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How to Write an Effective LinkedIn Bio

We all dread the necessary-but-boring tasks. Mowing the lawn, waiting in line at the DMV...writing your LinkedIn Bio.

You know you should write it, but it's so easy to just copy and paste your resume. I see your fingers hovering over Ctrl + C.

The beauty of a LinkedIn Bio is that it doesn't have to be perfect. Writing an effective LinkedIn Bio is a lot more painless than you think.

Before you settle on "good enough," try these LinkedIn bio writing tips.

1. Know Who You're Writing For

Before you even sit down and start typing, think about who your LinkedIn bio is for. Will you be using LinkedIn to find a new position? Are you using it to connect with thought leaders in your industry? Will you be recruiting new employees? Each of these goals attracts a different person.

Keep that person in mind while you write. For example, if you're using LinkedIn as a recruiting tool you'll want to mention that in your bio and also use your bio to explain why someone would want to come work for your company. 

But let's say you want to use your LinkedIn to network instead: in that case, you might talk about what you love in your industry or share some tidbits you've learned in your bio.

And if you're job-seeking, then you'll want your bio to focus on your strengths, skill sets and personality.

By writing your bio with your intended audience in mind, you can give your bio a clear focus and direction.

 

2. Find LinkedIn Bios You Like

Any good writer knows the fine art of research. Before you start writing your bio, find some that inspire you. Start with some thought leaders in your industry, and branch out from there.

If you find a bio you like, think about what is that drew you in. Was it funny? Did it make you respect that person?

Whatever the reason, knowing what draws you in as a reader informs what you produce as a writer.

If you're struggling to find LinkedIn bios you want to emulate, check out this roundup from LinkedIn's Talent Blog.

→Read Now: How to Get Leads from LinkedIn

 

3. Write in First Person, Not Third Person

One of the most common mistakes on LinkedIn is treating your bio too much like a resume. Your LinkedIn page does serve as a de facto resume, but it is still primarily a social networking site.

One of the most common ways this breaks down is in language - almost every effective LinkedIn bio is written in first person, not third person. As a quick refresher, first person is written from your perspective ("I work" and "my work") while third person is about you ("s/he works" "John Smith's work").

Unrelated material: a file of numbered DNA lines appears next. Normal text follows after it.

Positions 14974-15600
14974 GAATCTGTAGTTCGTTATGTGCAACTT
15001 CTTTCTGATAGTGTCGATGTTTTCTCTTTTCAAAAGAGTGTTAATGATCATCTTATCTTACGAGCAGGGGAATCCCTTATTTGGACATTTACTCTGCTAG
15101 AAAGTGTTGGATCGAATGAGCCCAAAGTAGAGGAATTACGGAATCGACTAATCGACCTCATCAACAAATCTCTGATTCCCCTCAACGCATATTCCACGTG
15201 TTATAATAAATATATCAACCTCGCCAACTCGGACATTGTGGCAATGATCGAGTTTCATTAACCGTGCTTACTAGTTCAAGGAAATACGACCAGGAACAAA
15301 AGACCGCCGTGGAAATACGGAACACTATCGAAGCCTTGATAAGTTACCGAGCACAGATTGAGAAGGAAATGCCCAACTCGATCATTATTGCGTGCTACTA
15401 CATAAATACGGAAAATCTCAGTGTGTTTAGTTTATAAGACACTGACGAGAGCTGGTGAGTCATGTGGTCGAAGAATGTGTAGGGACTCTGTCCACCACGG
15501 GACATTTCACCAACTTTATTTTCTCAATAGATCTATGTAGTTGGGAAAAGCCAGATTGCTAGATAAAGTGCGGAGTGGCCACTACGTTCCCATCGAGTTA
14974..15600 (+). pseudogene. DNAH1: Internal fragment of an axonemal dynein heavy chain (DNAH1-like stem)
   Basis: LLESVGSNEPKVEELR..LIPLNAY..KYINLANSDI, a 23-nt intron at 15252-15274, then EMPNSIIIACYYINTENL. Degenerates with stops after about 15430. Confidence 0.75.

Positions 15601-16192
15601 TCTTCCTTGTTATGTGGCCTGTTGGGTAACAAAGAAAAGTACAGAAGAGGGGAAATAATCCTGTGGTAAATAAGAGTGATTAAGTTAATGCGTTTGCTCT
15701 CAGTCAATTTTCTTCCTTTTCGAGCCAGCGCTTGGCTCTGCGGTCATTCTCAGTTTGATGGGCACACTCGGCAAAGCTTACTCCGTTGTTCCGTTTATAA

Writing in first person creates a much more approachable bio and shows readers that you cared enough not to just re-use your resume. Because you'll be interacting with people on LinkedIn as you, writing from a first person POV makes your engagement on LinkedIn feel more like chatting at an in-person event than a stiff email.

Instead of just copy-pasting your intro from your resume, start from scratch to create something new and authentic. 

 

4. Be Yourself

"Be yourself" is absolutely the most important part of writing your bio, and also the hardest. The best way to be authentic is to provide actual details, not fall back on cliches. For example...

Instead of..."I'm a team player." try... "I enjoy coaching others and seeing my team members reach their full potential."

Instead of..."I have a track record of success." try... "I increased sales by 10% in my first year."

Instead of... "I have strong communication and organizational skills." try... "My favorite part of my job is meeting new people and learning new things."

Any time you catch yourself falling back on cliches, try instead to give a personal anecdote or professional win.

Another easy way to inject some life into your LinkedIn bio is to talk about what you like to do when you aren't working. The beauty of LinkedIn is that your bio doesn't have to be 100% focused on your professional life like your resume does. 

→Read Now: How to Get More Engagement on LinkedIn

 

5. Write How You Speak, Then Edit

Instead of falling back on resume language, write your bio like you're talking to a friendly coworker. Your bio should sound like you, not like a generic resume.

When you're first writing your bio, don't worry about the language sounding professional. Focus on getting out your words, then go back and edit.

It's very easy to tweak some phrases to sound more professional than try to inject levity back into dry language.

When you're first writing, that's the time to just let the words flow and not get bogged down in grammar. Editing later is when you want to solicit feedback from others and make sure your LinkedIn bio is clear of any typos or grammar mistakes. 

With these tips in mind, you now have the power to tackle your dread and write an effective LinkedIn bio. Know your audience and goals, emulate bios you like, showcase your individuality, and write in clear, straightforward language instead of corporate-speak. This will help you create a powerful bio that makes others want to engage with you on LinkedIn.

* * *

LinkedIn Strategy Guide [Free Guide]

In this guide we will go through some simple yet effective strategies to help you get started with a new LinkedIn page or enhance your current page, from set up to small things that you can do to optimize your page to best fit your business.

LinkedIn Strategy Guide Covers:

cartoon of a businessman holding the LinkedIn logo

✓ Reaching more contacts

✓ Creating engaging content

✓ General set up

✓ Creating a logo and cover photo

✓ Hashtagging

✓ Showcase pages

✓ Building trust with your audience

✓ Additional tips to mastering LinkedIn

 

Get the Guide

 

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